AFA 2019: When does a company not want to bid on a program, isn’t wanted by the only company still bidding on the program but wants to be a part of something it calls a national team?
When it’s Boeing eyeing work on the Ground Based Strategic Deterrent (GBSD). Boeing is pressing the Air Force and members of Congress to help them get that work. Northrop Grumman announced its team Monday. Defense giant Lockheed Martin is on it. All these companies are on it: Aerojet Rocketdyne, BRPH, Clark Construction, Collins Aerospace, General Dynamics, Honeywell, L3Harris, Parsons and Textron Systems.
But Boeing, having declined to bid on GBSD, still wants to work on it and pressed Northrop to let the two companies work together. Northrop said no. Boeing actually issued this statement last Friday: “In our discussions to date, Northrop Grumman has expressed that they are not interested in partnering with Boeing to form a best-of-industry GBSD team. We are increasingly concerned that the Air Force’s deterrence mission and the nation’s security will be deprived of the best solution — a proven approach that leverages both companies’ technical strengths and decades of ICBM experience.”
So, having been rebuffed, Boeing went on the offensive today here. “We think clearly it’s time for the Air Force and other governmental entities to engage and direct the right solution. Northrop has chosen not to do that,” Frank McCall, Boeing’s director of strategic deterrence systems, told a cluster of reporters. “We certainly are advocating our position with stakeholders of all types.” He would not be drawn on which members of Congress were likely to support Boeing. So far, the only one publicly known is Sen. Doug Jones of Alabama. Boeing employs about 2,900 workers in Huntsville, Ala.. Northrop Grumman’s GBSD work will be done in Utah, although it employs almost 1,500 in Huntsville.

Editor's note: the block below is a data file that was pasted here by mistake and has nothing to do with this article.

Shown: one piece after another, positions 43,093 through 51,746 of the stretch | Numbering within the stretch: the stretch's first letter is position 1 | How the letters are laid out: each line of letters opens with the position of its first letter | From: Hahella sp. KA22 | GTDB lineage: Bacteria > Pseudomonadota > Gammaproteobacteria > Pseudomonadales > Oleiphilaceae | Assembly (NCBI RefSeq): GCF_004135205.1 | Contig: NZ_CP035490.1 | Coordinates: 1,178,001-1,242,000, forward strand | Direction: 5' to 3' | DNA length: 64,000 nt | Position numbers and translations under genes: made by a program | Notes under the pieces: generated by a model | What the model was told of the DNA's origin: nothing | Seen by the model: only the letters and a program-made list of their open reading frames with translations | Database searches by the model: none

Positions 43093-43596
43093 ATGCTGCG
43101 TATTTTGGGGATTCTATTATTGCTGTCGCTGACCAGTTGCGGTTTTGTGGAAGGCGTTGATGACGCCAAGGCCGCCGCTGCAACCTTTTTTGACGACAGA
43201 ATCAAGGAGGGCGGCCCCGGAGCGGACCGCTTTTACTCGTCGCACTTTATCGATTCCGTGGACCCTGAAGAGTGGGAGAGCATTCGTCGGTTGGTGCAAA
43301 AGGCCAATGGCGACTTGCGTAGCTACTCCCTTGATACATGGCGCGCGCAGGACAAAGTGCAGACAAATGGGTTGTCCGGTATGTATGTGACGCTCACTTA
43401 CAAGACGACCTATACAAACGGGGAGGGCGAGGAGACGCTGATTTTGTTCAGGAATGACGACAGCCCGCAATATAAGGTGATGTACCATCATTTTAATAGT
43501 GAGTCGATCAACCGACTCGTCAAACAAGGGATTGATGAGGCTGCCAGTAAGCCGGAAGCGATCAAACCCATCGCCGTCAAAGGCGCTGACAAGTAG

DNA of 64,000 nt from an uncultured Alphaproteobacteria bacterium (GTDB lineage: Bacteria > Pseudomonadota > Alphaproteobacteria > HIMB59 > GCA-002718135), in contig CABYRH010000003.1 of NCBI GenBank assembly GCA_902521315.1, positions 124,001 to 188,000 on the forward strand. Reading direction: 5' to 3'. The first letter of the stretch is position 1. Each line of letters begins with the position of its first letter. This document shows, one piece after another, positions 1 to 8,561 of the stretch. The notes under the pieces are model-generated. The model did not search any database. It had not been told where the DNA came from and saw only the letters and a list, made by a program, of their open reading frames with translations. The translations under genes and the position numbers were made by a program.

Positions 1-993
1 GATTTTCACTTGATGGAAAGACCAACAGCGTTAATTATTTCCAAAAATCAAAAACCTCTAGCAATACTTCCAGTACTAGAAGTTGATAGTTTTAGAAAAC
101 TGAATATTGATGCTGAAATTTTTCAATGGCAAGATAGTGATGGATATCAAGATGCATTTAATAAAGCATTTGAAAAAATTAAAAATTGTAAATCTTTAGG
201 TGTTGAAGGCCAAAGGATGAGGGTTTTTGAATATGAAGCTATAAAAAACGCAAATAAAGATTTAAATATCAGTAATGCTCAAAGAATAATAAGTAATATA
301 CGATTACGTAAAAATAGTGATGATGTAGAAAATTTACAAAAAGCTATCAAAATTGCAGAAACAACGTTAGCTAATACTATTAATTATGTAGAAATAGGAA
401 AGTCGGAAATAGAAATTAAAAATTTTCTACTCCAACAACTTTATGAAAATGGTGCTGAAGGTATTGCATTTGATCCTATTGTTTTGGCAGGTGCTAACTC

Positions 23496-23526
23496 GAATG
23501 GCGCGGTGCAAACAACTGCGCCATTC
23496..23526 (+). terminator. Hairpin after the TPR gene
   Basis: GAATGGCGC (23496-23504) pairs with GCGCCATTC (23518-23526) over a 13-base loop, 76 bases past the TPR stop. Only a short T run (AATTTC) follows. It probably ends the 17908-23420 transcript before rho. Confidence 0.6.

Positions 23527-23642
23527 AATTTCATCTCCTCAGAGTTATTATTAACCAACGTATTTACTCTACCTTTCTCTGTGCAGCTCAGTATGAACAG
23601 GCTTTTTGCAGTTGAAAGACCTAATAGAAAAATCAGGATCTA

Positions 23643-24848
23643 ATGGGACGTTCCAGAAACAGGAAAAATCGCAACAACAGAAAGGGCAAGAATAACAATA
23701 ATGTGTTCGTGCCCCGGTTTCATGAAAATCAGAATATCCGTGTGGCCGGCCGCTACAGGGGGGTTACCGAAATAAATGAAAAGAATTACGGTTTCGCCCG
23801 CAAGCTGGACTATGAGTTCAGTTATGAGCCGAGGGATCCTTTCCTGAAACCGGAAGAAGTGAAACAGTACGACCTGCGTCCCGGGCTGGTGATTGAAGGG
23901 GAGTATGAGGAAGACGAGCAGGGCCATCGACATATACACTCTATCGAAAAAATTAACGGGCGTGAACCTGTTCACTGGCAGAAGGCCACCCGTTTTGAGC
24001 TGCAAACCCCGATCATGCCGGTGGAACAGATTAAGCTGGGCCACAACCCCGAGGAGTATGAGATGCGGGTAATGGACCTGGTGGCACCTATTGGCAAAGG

Are there others, reporters asked McCall: “There may be others, but I’m not going to speak to them.”
McCall refused to be drawn on whether Boeing would protest a contract award to Northrop Grumman, saying he thought the “long term benefits to the government are so substantial” from a national team that he wasn’t even considering that the government would refuse to do it. “There is, however the opportunity for the Air Force to fix solutions across the weapon system that provide the lowest risk, lowest cost and highest performance.”
He pointed to Boeing’s work on ICBM guidance systems and work building bases for missiles as proof of the value Boeing could bring to the enterprise. When my colleague Aaron Mehta asked if Parsons — a company on the Northrop team — hadn’t worked on the silos, McCall challenged us to “count how many Parsons’ parts” we could find that were used in the silos.
In its release on being named to the Northrop team, Parsons noted that:
“Parsons also designed the original infrastructure system and provided engineering services for the original 1,000 Minuteman III ICBM launch facilities and launch centers in 1961.” So it’s not likely we’d find many parts used since they did design work and engineering…
My favorite line from today’s press engagement with McCall: “The idea that competition is going to give us the best price is not viable in the current state.”